Vitamin C is an antioxidant so it will be scavenging up free oxygen in the water which is counter productive to yeast growth.Preparing Dry Yeast (copied from John Palmer How to Brew)
Dry yeast should be re-hydrated in water before pitching. Often the concentration of sugars in wort is high enough that the yeast can not draw enough water across the cell membranes to restart their metabolism. For best results, re-hydrate 2 packets of dry yeast in warm water (95-105°F) and then proof the yeast by adding some sugar to see if they are still alive after de-hydration and storage.
If it's not showing signs of life (churning, foaming) after a half hour, your yeast may be too old or dead. Unfortunately, this can be a common problem with dry yeast packets, especially if they are the non-name brand packets taped to the top of malt extract beer kits. Using name brand brewers yeasts like those mentioned previously usually prevents this problem. Have a third packet available as back-up.
Re-hydrating Dry Yeast
1. Put 1 cup of warm (95-105F, 35-40C) boiled water into a sanitized jar and stir in the yeast. Cover with Saran Wrap and wait 15 minutes.
2. "Proof" the yeast by adding one teaspoon of extract or sugar that has been boiled in a small amount of water. Allow the sugar solution to cool before adding it to the jar.
3. Cover and place in a warm area out of direct sunlight.
4. After 30 minutes or so the yeast should be visibly churning and/or foaming, and is ready to pitch.
Note: Lallemand/Danstar does not recommend proofing after rehydration of their yeast because they have optimized their yeast's nutrional reserves for quick starting in the main wort. Proofing expends some of those reserves.
I add brewing sugar with my vitamin C and nutrient to bottles water and add the dried yeast. Today’s “starter” took 2 hours to develop a one inch head.
The vitamin C may not help, but it surely can do no harm.
What makes you think I have such a tenuous grasp on the English lexicon as to be unable to discern the use of the word nectar in relation to the description of a beer. Did you assume I would think you had literally produced a transmutation of wort into the sugary secretion of a flower?Kadmium - I agree to disagree with you - lol - the manufacturer is not always 100 % truthful - I am just coming from years of doing something that works for me - tell you what - fly over here when it is safe to do so and I let you taste my beer - eg tonights beer was brewed just 3 weeks ago and it is nectar - is that a word u understand - if not it it is extremely nice old chap. Or possibly chappess. We have to be poltically correct, non sexist etc..................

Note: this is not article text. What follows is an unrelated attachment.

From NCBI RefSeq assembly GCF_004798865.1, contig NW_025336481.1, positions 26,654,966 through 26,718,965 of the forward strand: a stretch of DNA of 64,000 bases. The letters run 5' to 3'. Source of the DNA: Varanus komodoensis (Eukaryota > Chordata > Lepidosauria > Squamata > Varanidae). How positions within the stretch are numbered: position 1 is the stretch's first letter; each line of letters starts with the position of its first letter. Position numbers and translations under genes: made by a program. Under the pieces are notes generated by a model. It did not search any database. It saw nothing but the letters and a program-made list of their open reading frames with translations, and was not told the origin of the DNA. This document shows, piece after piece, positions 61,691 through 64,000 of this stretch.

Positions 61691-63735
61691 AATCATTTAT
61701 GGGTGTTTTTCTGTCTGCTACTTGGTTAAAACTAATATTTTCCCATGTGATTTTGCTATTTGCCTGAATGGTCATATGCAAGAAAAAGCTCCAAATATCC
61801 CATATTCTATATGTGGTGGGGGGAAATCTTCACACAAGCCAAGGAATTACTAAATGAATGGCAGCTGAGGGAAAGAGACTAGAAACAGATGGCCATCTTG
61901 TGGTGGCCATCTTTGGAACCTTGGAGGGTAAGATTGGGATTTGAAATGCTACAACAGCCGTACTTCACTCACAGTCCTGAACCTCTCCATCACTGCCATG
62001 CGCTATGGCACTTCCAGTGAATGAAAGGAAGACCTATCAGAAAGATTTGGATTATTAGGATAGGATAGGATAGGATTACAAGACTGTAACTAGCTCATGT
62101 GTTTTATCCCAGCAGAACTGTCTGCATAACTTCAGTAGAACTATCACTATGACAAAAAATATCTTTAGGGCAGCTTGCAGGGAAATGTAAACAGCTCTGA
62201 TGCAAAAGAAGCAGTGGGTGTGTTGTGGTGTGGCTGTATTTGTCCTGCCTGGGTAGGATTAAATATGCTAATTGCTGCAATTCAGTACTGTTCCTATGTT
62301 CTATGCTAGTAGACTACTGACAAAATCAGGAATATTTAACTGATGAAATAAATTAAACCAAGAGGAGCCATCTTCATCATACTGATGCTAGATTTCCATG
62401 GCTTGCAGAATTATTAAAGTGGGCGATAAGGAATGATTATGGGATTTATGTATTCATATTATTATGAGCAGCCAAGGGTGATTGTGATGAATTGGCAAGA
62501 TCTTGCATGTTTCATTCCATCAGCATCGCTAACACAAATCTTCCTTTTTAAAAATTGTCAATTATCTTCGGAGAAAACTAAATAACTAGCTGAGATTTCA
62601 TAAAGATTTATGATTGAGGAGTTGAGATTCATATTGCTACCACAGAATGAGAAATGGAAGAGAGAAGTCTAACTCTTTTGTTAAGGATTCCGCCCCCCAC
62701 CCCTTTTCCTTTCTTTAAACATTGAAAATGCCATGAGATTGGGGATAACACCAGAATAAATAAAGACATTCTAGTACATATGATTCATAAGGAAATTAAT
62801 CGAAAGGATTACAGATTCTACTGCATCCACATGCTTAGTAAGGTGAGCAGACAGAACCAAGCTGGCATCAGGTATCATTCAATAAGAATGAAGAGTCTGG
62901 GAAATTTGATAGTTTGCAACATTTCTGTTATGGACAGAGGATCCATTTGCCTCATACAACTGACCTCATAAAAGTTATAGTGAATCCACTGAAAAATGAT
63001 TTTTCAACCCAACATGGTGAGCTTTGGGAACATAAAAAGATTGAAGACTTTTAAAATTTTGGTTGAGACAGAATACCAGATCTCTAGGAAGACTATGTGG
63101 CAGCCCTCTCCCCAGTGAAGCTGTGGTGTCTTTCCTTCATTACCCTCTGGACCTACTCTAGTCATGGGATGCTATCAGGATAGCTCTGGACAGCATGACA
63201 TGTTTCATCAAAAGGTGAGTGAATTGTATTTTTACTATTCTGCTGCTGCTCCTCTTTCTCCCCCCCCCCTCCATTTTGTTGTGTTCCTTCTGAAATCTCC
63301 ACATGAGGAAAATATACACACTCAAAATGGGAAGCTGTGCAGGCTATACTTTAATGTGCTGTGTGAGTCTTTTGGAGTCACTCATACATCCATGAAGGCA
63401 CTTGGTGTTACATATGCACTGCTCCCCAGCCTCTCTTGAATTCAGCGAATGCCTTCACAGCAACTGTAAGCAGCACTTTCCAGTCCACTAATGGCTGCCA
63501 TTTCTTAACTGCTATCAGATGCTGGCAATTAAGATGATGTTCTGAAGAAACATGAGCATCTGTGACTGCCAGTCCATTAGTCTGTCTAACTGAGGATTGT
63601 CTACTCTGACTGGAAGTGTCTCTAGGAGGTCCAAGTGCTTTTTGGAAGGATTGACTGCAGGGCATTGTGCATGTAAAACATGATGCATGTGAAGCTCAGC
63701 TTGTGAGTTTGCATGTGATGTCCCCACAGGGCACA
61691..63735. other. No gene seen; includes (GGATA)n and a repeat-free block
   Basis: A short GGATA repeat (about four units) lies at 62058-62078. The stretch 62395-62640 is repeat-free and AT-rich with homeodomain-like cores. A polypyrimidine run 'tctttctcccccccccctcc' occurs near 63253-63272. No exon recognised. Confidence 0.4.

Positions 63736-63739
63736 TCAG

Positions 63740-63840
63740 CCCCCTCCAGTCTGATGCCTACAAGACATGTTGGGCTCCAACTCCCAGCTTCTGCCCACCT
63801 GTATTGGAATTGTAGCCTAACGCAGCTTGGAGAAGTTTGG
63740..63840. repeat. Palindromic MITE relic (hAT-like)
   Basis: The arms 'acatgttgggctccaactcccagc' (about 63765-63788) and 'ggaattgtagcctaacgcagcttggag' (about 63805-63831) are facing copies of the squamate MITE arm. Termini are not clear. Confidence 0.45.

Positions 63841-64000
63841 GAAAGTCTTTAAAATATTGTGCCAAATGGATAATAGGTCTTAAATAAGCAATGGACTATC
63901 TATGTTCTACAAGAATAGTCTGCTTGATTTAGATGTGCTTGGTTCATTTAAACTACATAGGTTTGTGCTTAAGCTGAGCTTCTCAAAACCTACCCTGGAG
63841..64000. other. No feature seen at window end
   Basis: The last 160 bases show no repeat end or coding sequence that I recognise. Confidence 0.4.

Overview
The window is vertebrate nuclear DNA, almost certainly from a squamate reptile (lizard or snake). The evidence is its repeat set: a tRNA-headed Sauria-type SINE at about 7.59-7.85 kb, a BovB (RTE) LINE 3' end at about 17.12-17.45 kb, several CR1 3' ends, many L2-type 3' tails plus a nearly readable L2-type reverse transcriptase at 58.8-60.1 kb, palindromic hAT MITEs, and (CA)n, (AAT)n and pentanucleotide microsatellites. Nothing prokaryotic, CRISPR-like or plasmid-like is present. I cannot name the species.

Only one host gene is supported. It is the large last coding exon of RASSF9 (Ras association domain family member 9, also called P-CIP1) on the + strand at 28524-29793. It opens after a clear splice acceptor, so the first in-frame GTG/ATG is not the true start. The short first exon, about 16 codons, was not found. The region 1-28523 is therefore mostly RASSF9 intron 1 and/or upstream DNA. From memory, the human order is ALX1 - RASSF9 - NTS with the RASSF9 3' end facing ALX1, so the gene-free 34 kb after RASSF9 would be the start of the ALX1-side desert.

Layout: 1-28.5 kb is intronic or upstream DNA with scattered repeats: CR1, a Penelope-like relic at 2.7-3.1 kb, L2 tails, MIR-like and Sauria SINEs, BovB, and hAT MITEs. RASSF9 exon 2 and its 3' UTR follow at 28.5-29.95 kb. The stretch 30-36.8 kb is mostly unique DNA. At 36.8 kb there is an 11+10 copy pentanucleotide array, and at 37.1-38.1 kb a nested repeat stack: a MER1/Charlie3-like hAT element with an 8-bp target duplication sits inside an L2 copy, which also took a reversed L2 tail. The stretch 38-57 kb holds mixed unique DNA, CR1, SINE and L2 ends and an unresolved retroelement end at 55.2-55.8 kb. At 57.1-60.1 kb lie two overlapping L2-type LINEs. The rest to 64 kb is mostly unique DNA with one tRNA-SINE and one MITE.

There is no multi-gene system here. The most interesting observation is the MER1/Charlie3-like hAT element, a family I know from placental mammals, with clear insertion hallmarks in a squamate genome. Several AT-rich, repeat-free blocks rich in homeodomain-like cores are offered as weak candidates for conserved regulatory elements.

How To Brew@grandadrob OK, so you have a book, written by:
John J. Palmer is the author of the self-published book, How to Brew and an active member of the homebrewing community. Palmer began writing How to Brew in 1995. The website The Real Beer Page hosted the first edition of the book at howtobrew.com. Palmer self-published a print edition of How to Brew in 2000.
So, 25yrs ago an enthusiastic homebrewer published his own book (it has recently been revised and for what it is, it's a great general reference for people just starting the hobby)
He recommends rehydrating yeast in a cup of water, the people that make the stuff say 10 times its weight, for an 11.5gm packet that's 115ml, under half a cup.
On the other hand you have this from the manufacturers, specialising in just one aspect/ingredient of brewing, and published within the last two years
YEAST REHYDRATION PROCESS Step by Step - Sanitize the upper part of the pack (e.g. ethanol 70%) and the scissors before opening. - Sprinkle the yeast on the surface of 10 times its weight in clean, sterilized water at 30-35°C (86- 95F). - Leave it undisturbed for 15 minutes, stir gently to suspend yeast completely. - Leave it for 5 more minutes at 30-35°C (86- 95F). - Attemperate in steps at 5-minute intervals of 10°C to the temperature of the wort by mixing aliquots of wort in order to adjust the temperature of the hydrated yeast, with no delay. Please Do Not - Do not use distilled or reverse osmosis water, as it will result in loss of viability. - Do not stir right after sprinkling, as it may break the yeast cell membrane. - Do not allow attemperation to be carried out by natural heat loss. This will take too long and could result in loss of viability or vitality
From Lessafre (Fermentis):
Direct pitch If the brewery is not equipped with a system designed for the rehydration step, we highly recommend a direct pitch. To do so we recommend using the necessary quantity in weight of ADY and to put it into the fermentation vessel during the first part of the wort cooling step. The temperature of cooling will be the same as the temperature used to start fermentation. There is no need for aeration during this process.